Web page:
We do, however, see market segments in which there are signs of euphoric conditions. One of these segments is Software & Services. Said group accounts for approximately 100 companies and 37 per cent of DNB’s technology strategy’s reference index. 20 of these companies are operating with negative operational results, while 32 have insignificant earnings compared to their market value. In other words, half of the sub-sector valuation is based on optimistic assumptions regarding future earnings. The sub-sector is valued at 35 times its earnings, and this is before inclusion of management stock option programs, which many investors tend to exclude from their earnings estimates. This is because they consider options to be a temporary remuneration in a growth phase. We do not share this vision. Looking back at the past ten years, option costs as part of sales have not been reduced, and if one was to remove this part of the remuneration it is fair to assume that the targeted employees would consider it a wage cut and switch employers. When including the option cost in the earnings estimate, many companies change from expensive to highly overvalued.
Changes create opportunities
DNB’s technology strategy has gradually lowered its exposure in Software & Services. Today the sub-sector account for 15 per cent of portfolio holdings divided between four companies; Microsoft, Oracle, Capgemini and SAP. Due to this, we have in the short term lagged the reference index, since performance in Software & Services has been strong in both 2019 and this year. Over time, we believe however that other companies will deliver higher returns than companies in said group. And we recall the investor in Nasdaq Composite in 1998 that, despite tripling during the first two years, was left with a negative return after four years.
At the same time as we have reduced the exposure in Software & Services, we have increased the exposure in the Telecoms sub-sector. Telecoms, which accounts for eight per cent of the reference index, has been left in the shadows of the broader Tech market the last ten years and has barely delivered returns to investors. We believe this is about to change. The problem with the telecoms market has been strict regulation that in most western markets has required four companies to build networks and compete for customers. In a market structure like this, the price competition becomes too irrational and the networks become too poorly utilized, resulting in low return on capital. This situation is about to change as a result of the next generation’s mobile network, 5G. In the US, the regulators have approved a merger between company number 3 and 4 in the market, T-Mobile and Sprint, so that one get a 3-player market. The reasoning for the approval of such a merger has been to increase the return on capital in the sub-sector, which again will stimulate companies to invest in improved networks and 5G. We think that similar mergers will take place in Europe, especially after the Covid-19 virus has been an eye-opener for regulators of the weaknesses in existing networks. Any improvement of today’s market structure will be positive for shares in a sector that, despite healthy financials, trades only at 13 times expected future earnings.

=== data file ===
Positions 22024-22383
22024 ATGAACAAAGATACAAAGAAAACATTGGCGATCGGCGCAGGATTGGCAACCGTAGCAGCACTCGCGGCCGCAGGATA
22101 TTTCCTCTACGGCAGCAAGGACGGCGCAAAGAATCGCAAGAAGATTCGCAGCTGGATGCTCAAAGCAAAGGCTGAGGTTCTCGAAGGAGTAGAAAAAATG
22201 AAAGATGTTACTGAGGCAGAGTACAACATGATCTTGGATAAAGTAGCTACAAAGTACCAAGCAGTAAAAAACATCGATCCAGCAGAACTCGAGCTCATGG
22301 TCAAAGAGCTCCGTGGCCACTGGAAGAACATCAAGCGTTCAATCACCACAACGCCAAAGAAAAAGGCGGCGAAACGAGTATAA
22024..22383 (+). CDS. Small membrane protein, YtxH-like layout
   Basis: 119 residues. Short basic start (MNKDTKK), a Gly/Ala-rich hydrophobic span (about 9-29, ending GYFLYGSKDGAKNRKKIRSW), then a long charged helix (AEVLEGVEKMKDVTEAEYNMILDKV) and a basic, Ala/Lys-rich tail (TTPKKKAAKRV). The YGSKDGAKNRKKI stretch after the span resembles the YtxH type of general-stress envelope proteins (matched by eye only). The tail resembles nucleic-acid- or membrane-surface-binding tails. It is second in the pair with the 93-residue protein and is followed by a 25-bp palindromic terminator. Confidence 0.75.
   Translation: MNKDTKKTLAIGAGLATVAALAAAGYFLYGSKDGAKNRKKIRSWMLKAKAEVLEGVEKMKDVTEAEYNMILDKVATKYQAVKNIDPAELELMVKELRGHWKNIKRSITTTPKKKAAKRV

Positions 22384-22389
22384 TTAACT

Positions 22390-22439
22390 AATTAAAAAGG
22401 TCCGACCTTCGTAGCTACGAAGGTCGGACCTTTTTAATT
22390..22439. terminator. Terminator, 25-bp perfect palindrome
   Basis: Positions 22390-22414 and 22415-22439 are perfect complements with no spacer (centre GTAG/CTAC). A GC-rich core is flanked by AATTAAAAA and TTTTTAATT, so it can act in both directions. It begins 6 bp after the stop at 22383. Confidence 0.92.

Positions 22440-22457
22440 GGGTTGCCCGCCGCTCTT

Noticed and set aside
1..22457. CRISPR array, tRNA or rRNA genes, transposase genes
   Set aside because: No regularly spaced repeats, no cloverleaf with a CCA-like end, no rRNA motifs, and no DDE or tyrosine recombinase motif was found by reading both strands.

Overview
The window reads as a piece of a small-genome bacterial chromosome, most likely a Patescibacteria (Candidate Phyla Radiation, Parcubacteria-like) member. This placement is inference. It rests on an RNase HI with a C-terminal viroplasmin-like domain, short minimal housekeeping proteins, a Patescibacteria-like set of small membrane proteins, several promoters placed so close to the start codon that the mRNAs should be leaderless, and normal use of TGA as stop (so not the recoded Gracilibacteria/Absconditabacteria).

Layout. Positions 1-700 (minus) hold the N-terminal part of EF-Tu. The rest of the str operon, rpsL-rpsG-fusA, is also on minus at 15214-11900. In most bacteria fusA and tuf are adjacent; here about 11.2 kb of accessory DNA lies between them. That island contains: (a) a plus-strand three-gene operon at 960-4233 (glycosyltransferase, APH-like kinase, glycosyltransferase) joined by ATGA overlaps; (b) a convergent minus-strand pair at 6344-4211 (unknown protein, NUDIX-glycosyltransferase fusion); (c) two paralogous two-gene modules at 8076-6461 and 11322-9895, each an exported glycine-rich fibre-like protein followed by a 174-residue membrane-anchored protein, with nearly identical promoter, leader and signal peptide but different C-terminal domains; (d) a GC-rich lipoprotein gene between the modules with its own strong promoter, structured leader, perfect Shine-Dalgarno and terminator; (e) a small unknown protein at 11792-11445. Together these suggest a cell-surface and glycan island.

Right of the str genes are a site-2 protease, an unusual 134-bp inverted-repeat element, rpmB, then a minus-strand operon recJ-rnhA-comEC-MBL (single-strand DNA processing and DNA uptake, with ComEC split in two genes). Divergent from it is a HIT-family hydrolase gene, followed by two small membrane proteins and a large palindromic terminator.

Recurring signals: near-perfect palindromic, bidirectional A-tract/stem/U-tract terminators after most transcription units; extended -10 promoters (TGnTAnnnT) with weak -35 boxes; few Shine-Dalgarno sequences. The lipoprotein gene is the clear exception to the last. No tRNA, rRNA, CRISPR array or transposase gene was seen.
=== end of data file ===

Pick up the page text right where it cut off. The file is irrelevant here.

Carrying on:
As active investment managers, our job is to deliver excess return compared to index over time. We do this by positioning the fund differently than composition of the index. Timing the differences within sub-sectors is not where our strengths lie. Instead, we focus on implementing sub-sector tilts gradually and make sure that the odds of company valuations work in our favour. Now the largest differences in the portfolio compared to benchmark are the 17 per cent overweight in Telecoms and 22 per cent underweight in Software & Services. This difference has contributed to about half (6.5 percentage points) of the strategy’s underperformance against the reference index since the beginning of 2019. However, we believe that the current portfolio composition provides an important foundation for outperformance going forward.
Since the start of the strategy in 2001 we have focused on avoiding the most heated parts of the technology universe and, at the same time, positioning the portfolio towards similar trends as reasonably priced as possible. In the short term, this strategy exposes us to the fluctuations in the benchmark. On the other hand, in the long term, this lays the foundation for an excess fund performance relative to benchmark. The fund is today trading 17 times expected earning against 25 times for the reference index.
|DNB Fund Technology, Class A Retail Eur
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01.01.09 - 13.08.20
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In this growth period, which started in 2009, the strategy has delivered an average of 3.6 per cent annual excess return after fund costs. We look at the performance of our Luxembourg domiciled technology fund, DNB Technology in this example. The results that have been achieved have not been free of risk, and the fund has been behind the index 5 out of 12 years if 2020 is included.